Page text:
• ‘G’ (era) is the name of the emperor reigning at that date. By nature, the current version contains era data only for the current era, i.e. “Heisei” which started on Jan 8th 1989, plus historical data up to the Taika era (645 AD – 650 AD). The Japanese calendar is not used for dates prior to the Taika era.
    • ‘y’ (year) is the year since the start of the reign of the emperor, starting at 1
    All other fields, including ‘u’ (extended year) are identical to the Gregorian calendar.
  • -u-ca-persian
    This is the “Solar Hijri calendar” as used officially in Iran and Afghanistan. It is not identical to the ancient Persian calendar. The version used in the HMP is a predictive approximation of the observation based calendar, using a fixed 33-year cycle with 8 leap years. It defines the following fields:
    • ‘G’ (era) is AP (Hijri)
    • ‘y’ (year) is the solar year in the Hijri era, with fixed 622 year offset to the Gregorian year. The Persian new year day is the vernal equinox, usually on March 21st or March 20th in the Gregorian calendar
    • ‘M’ is the month. There are always 12 months in a year
    • ‘d’ is the day of the month. Months 1 to 6 are 31 days each, months 7 to 11 are 30 days each, month 12 is 29 days on regular years or 30 days on leap years
  • -u-ca-roc
    This is the “Minguo calendar” as used officially in Taiwan. It is defined as a fixed offset of -1911 years to the Gregorian calendar, thus the current year is 105. It defines the following fields:
    • ‘G’ (era) is either ‘Minguo’ starting 1912 AD or ‘Before R.O.C.’
    • ‘y’ is the year in the republican era. Year 1 is 1912 AD, year of founding of the Republic of China
    • ‘u’ is defined as ‘r’ – 1911
    All other fields are identical to the Gregorian calendar.


Numeral systems

The following numeral systems are supported:

  • All decimal systems in the CLDR database using the BCP47 code.
  • -u-nu-roman
    Roman numerals using upper case, in the most common IV variant (the other one being IIII). For example, 2016 => MMXVI. Only valid for integers in the range [0, 9999].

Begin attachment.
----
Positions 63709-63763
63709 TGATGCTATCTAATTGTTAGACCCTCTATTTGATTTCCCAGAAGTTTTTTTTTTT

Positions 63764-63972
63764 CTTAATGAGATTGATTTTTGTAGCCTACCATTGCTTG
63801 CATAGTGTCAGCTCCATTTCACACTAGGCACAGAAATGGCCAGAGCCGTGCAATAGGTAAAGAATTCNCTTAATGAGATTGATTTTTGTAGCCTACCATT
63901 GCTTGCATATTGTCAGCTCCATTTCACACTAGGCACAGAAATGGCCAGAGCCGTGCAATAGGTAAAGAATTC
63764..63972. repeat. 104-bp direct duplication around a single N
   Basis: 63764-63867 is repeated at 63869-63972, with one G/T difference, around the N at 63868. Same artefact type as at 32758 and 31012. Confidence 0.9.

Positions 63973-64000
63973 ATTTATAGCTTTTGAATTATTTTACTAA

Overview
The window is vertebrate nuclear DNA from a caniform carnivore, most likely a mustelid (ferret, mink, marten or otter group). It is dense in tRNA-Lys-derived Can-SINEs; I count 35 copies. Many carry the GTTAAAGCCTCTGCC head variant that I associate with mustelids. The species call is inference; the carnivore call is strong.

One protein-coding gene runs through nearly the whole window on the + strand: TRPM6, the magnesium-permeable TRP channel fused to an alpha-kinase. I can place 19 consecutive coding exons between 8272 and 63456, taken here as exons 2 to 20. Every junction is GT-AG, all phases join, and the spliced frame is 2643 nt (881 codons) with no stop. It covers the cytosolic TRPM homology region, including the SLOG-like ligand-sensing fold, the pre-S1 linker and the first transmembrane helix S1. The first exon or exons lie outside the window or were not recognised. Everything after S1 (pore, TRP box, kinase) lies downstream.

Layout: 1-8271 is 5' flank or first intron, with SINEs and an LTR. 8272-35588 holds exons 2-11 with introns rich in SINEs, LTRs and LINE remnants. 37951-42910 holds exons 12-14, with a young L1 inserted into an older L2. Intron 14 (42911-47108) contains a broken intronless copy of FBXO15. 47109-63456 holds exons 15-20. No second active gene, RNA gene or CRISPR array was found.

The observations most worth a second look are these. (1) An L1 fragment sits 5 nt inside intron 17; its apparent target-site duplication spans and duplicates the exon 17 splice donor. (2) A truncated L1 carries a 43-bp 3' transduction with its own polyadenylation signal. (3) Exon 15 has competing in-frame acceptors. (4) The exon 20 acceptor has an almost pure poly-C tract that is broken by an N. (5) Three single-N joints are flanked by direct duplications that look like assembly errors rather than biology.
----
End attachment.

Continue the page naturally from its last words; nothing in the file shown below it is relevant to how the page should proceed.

• -u-nu-romanlow
    Same as -u-nu-roman but with lower case. For example 2016 = mmxvi. Only valid for integers in the range [0, 9999].
  • -u-nu-grek
    Greek numerals using upper case. For example 2016 = ͵ΒΙΣΤʹ. Only valid for integers in the range [1, 9999].
  • -u-nu-greklow
    Same as -u-nu-grek but with lower case. For example 2016 = ͵βιϛʹ. Only valid for integers in the range [1, 9999].
  • -u-nu-hebr
    Hebrew numerals. For example 2016 = בט״ז. Only valid for strictly positive integers. Due to the way javascript handles numbers as double precision floating point, there is a practical limit to 2^53-1 (~9e15) for the largest integer that can be represented.
  • -u-nu-hans
    Chinese spell-out numerals, using simplified Chinese characters. For example 2016 = 二千零一十六. Only valid for numbers in the range [-1e18+1,1e18-1], but otherwise fractional and negative numbers are allowed. This is not the decimal system using the same characters, for which the code is -u-nu-hanidec
  • -u-nu-hansfin
    A variant of -u-nu-hans used for accounting because it is much harder to modify the numbers by adding a stroke. For example 2016 = 贰仟零壹拾陆
  • -u-nu-hanidays
    A variant of -u-nu-hans using dedicated characters for 20, 30 and 40. Usage is typically for day of the month in dates. For example: 25 = 廿五. Only valid for integers in the range [1, 49].
  • -u-nu-hantfin
    A variant of -u-nu-hant used for accounting. For example 2016 = 貳仟零壹拾陸.
  • -u-nu-jpan
    Japanese spell-out numerals. For example 2016 = 二千十六.Only valid for numbers in the range [-1e18+1,1e18-1], but otherwise fractional and negative numbers are allowed.
  • -u-nu-jpanfin
    A variant of -u-nu-jpan used for accounting. For example 2016 = 弐千拾六.
This page was last modified on 29 January 2018, at 14:32.